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KABUL: Afghan policemen look at the site of a suicide attack to have hit a minibus carrying foreign security guards yesterday. —AFP
KABUL: Afghan policemen look at the site of a suicide attack to have hit a minibus carrying foreign security guards yesterday. —AFP

Nepali guards among 23 killed in Afghan blasts - Kabul attack hits minibus with security contractors

Newspaper clippings, books and first-hand accounts of people who said they visited other planets are catalogued in a giant Swedish archive on paranormal phenomena, attracting the curious and researchers from around the world. The Archives for the Unexplained (AFU) claims to be the world’s biggest library of paranormal phenomena, with 4.2 kilometres (2.6 miles) of shelves running underground.

Clas Svahn, 65, and Anders Liljegren, 73, who run the archive located in the southeastern town of Norrkoping, say they are neither superstitious nor believers, but rather “curious investigators of the unknown”.

The AFU -- the name of both the library and the association that has collected documentation for more than 50 years -- is mainly comprised of books, but also more original documents, such as first-hand accounts of paranormal activity recorded on tape and photos of ghosts. “What we are building here at AFU is depository knowledge,” explains Svahn, showing AFP journalists around the 700-square-metre (7,535-square-foot) library. “We’re trying to get as much as we can on... every kind of unsolved scientific mystery that we can find... to make this available for the world.”

The library receives around 300 visits each year, by appointment only. The archives are in the process of being digitalised and many of the documents can already by consulted on a server. All that is needed is an access code, which the pair are more than happy to share.

Growing acceptance

Greg Eghigian, a professor of history and bioethics at Pennsylvania State University in the United States, visited the AFU to do research for a book on the history of UFOs (unidentified flying objects).

“I have worked in countless archives in Europe, the United States and the UK. My time at the AFU was easily the most fascinating and most productive,” he told AFP. “The AFU is without question the... most comprehensive archive for materials involving the global history of the UFO phenomenon in the world,” he said, adding: “One cannot study the subject thoroughly without consulting its holdings.”

The study of UFOs has long been stigmatised, but is becoming a more accepted field of scientific research. In September 2023, NASA officially joined the search for UFOs, saying the discipline required “a rigorous, evidence-based approach.” At the AFU, Svahn flips through the yellowed pages of a book with a red cover.

The work is from the underground UFO scene in the former Soviet Union, typed up clandestinely in only seven or eight original copies. The book is “one of the rare things we have”, Svahn says as he peruses the handwritten notes in Russian in the margins and sketches of rockets.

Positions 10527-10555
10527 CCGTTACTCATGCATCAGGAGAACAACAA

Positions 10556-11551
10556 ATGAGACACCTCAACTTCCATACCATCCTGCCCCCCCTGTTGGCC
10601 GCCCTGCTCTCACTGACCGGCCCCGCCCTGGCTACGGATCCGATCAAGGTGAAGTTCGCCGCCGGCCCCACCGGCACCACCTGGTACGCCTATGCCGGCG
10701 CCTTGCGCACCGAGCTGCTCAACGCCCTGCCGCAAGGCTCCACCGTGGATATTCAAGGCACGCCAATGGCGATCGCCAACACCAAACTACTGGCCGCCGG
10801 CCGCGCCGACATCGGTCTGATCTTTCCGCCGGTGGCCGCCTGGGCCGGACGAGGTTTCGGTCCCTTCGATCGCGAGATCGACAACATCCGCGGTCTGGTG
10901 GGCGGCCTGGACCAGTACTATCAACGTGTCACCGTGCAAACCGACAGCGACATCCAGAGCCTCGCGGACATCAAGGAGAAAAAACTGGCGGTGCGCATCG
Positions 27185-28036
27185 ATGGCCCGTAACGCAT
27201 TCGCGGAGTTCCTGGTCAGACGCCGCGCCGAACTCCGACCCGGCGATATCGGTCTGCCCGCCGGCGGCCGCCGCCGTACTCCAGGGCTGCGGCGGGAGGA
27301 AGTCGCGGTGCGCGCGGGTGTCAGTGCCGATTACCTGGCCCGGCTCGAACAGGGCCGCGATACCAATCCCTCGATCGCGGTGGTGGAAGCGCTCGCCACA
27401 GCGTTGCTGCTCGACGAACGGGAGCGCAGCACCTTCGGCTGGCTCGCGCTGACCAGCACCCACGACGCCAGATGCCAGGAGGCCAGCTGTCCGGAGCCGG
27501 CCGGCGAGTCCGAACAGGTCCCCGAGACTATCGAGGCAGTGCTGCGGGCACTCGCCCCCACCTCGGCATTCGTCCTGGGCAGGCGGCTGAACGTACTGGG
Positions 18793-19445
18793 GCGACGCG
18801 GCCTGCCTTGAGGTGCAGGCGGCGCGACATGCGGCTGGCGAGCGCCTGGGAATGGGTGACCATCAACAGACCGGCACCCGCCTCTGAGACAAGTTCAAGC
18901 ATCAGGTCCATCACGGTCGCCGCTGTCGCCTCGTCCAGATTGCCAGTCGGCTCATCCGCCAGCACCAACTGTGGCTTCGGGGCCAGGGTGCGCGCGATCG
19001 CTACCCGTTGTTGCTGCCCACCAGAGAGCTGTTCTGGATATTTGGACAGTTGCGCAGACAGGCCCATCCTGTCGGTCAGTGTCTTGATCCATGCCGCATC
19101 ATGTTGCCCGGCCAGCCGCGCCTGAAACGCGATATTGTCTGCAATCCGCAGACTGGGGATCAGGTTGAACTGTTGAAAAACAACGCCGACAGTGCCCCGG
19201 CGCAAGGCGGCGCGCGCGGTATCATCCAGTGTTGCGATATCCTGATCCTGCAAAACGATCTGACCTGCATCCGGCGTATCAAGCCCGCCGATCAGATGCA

“They didn’t know what they were seeing... but we can compare this with our own files and (can conclude it was) rocket launches from the Plesetsk rocket base” which were secret at the time, he says.

Victor Hugo and Vietnam

The AFU archives contain some surprising material, including a little-known anecdote about French writer and politician Victor Hugo, currently on display at the Norrkoping museum of art. In notes he wrote during his political exile on the British island of Jersey from 1852-1855, Hugo described having encounters with his dead daughter.

These writings contributed to the birth of a new religion now practiced by several million followers in Vietnam, Caodaism, said exhibition curator Magnus Bartas. A fresco of Victor Hugo today adorns the wall of a temple a dozen kilometres north of Ho Chi Minh City.

The AFU, administered by an association of volunteers and hobbyists, “also covers the folklore, the beliefs” associated with paranormal phenomena in general, said Svahn.

“We love to see this as a social thing, impacting society all around the world and impacting people’s lives.” Beliefs evolve over generations and what was superstitious and rejected as such in the past may not be as stigmatised today. Swedish artist Ida Idaida spent a month doing research in the AFU archives to create a giant sculpture made of dark wood.

She sought inspiration from the experiences of witches, detailed in books, whose knowledge has been disdained throughout history, she told AFP.

People whose experiences and accounts are not taken seriously in society can find their rightful place in the archive, says museum curator Magnus Bartas. “The archive says something is unexplained. That means we shouldn’t reject it. We should investigate it. We should be open.” — AFP

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